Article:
Nov 082015

Large Animals of the Kruger Park

A Fine Lion Specimen of the Kruger Park


The Bushveld

Why is the Bushveld different to other wildlife sanctuaries? In simple layman’s terms, it has a larger variety of animals due to the variation of food availability, as opposed to mountainous or grassland reserves, which it has as well.

The purpose of this article, is to give images and a short description of the animals of the Kruger Park, including how many there are of each species, for interest and a ready reference.

The Kruger National Park nature reserve covers an area of 7,523 sq mi (19,485 sq km) in the provinces of Limpopo and Mpumalanga in the northeastern region of South Africa, and extends 220 miles (360 km) from north to south and 40 miles (65 km) from east to west.

Here we have provided the large animal count for the Kruger, so you can see how many animals there are and how they break down in types. The number of each species of animal given here are approximate and rounded off for understandable reasons, of seasons, drought and good times, until next time.


Meat Eaters

Obviously these animals eat mainly the meat that was derived from the animals that feed on the Bushveld. In short, these are the meat eating animals of the Kruger Park.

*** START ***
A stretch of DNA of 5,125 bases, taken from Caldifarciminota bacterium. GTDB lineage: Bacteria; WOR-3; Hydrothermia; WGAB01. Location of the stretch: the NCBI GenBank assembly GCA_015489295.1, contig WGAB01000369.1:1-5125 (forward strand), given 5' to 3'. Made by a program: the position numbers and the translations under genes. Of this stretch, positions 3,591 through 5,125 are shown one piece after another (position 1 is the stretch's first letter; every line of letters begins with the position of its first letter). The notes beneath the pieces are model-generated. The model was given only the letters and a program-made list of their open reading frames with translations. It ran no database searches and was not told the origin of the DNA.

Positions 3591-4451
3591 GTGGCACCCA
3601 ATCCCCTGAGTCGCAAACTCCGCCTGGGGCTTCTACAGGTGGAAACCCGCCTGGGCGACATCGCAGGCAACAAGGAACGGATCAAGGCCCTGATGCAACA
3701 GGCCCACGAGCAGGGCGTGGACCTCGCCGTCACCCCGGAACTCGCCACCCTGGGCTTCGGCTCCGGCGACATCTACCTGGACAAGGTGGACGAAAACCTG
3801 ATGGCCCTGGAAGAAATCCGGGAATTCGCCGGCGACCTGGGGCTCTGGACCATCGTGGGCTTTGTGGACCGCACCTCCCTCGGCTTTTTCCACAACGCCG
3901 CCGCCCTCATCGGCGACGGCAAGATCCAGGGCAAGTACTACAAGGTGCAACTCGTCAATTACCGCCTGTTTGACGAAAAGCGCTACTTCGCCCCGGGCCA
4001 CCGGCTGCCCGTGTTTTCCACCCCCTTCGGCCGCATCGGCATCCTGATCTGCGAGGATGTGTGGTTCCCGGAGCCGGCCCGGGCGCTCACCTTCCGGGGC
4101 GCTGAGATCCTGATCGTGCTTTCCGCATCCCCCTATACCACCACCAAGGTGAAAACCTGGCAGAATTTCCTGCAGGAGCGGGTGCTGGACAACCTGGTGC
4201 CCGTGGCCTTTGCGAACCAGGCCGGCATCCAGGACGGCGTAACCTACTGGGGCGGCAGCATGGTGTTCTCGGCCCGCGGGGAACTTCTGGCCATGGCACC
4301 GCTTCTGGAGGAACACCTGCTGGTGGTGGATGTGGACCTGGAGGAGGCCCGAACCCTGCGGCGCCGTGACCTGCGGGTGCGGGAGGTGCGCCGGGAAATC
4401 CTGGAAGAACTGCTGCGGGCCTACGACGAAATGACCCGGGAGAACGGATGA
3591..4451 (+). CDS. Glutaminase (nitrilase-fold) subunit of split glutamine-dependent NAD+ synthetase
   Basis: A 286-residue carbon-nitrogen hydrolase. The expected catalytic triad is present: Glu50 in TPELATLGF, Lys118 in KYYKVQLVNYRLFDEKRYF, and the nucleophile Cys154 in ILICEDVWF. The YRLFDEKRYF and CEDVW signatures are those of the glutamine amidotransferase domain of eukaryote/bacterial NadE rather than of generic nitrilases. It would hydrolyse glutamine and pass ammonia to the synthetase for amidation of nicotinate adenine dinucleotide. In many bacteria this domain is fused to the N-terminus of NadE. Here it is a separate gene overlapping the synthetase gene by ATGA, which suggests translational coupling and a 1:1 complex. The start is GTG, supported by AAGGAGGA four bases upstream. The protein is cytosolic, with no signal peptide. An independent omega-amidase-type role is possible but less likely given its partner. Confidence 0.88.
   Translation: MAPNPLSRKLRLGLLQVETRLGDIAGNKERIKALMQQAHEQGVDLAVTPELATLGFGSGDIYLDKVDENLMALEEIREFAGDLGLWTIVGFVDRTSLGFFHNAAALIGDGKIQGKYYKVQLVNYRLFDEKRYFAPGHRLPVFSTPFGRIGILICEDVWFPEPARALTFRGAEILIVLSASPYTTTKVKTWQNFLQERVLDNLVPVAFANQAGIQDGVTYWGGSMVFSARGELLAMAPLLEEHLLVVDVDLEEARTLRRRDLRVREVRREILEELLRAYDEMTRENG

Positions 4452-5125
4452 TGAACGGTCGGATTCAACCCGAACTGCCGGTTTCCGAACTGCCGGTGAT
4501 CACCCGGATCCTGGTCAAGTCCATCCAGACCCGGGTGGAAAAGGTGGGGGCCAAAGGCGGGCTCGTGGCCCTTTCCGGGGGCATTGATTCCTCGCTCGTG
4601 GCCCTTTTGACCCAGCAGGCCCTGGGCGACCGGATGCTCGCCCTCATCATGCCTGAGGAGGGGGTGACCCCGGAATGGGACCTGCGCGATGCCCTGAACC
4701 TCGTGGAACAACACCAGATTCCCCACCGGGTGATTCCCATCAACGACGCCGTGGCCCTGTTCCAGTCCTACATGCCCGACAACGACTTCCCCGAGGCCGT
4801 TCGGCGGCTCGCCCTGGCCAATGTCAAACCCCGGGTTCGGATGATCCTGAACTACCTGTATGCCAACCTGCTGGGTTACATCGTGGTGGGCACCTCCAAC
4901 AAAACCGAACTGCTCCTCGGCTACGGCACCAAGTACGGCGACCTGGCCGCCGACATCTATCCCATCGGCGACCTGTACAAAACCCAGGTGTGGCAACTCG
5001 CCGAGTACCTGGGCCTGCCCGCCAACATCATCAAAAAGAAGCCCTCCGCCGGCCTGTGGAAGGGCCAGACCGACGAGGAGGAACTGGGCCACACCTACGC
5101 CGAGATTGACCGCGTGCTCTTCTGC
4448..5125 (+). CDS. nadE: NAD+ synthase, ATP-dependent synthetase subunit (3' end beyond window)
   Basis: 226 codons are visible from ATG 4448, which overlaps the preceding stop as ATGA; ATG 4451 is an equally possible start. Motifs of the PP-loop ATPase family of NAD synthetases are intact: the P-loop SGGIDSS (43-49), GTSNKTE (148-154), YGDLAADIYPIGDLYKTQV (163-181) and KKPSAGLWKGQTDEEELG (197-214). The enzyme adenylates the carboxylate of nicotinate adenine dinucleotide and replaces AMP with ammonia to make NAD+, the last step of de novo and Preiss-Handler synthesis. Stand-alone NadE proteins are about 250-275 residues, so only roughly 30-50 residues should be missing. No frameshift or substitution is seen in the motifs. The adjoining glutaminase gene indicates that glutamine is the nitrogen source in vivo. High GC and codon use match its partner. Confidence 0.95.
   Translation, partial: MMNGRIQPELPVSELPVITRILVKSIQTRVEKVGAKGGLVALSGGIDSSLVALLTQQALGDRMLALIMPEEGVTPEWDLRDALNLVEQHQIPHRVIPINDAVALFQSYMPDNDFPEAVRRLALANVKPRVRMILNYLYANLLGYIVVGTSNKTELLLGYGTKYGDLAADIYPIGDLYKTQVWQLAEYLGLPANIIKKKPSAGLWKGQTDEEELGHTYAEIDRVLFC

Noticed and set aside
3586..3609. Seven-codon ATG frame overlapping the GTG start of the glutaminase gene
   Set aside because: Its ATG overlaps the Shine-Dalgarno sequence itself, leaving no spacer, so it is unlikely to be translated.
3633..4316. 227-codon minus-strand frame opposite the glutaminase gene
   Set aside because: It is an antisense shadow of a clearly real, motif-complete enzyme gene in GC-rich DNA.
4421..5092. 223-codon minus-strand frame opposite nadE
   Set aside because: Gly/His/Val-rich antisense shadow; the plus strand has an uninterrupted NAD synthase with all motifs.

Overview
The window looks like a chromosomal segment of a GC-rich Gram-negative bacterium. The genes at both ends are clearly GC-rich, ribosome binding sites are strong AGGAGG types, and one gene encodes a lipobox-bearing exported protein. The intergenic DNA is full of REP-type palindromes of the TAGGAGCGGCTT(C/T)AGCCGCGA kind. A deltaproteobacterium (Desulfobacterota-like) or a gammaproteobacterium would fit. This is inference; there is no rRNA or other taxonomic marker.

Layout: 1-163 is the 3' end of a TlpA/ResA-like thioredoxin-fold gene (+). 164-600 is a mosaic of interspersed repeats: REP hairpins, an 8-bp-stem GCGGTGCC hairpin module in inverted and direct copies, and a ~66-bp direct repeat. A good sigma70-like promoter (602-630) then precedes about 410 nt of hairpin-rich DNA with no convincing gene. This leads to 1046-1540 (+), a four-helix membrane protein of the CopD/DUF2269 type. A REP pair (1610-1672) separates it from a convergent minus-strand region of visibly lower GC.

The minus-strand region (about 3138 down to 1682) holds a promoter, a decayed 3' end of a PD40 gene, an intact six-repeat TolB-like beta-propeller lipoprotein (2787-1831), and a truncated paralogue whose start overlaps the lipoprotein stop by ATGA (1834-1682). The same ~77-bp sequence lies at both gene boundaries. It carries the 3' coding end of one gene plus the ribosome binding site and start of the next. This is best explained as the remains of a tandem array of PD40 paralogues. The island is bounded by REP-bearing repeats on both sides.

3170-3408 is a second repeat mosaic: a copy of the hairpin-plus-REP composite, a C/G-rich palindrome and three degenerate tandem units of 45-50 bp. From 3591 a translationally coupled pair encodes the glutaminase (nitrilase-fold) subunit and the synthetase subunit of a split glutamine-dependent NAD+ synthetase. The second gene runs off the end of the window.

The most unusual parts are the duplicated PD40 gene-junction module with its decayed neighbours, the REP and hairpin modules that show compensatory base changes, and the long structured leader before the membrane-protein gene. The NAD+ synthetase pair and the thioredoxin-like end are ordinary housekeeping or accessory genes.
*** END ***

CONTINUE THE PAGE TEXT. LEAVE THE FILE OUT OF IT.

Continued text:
Lion – Panthera leo – number 1,600-1,800
Lion are numbered among the big five of the animals of the Kruger Park. They are one of the two meat eating animals in the big five. Their food ranges from mice to elephant and everything else in between, which includes birds insects and fish.

Black maned lion in his prime

Leopard – Panthera pardus – number 1,000
Leopard are the other meat eating animal of the Kruger Park, numbered with lion among the big five. Their food consists also as lion’s does, of mice fish etc. but range mainly up to medium sized antelope, because they hunt alone, unlike the lion who hunt in prides of many.

Excuse me, am I in your way?

Cheetah – Acinonyx jubatus – number 120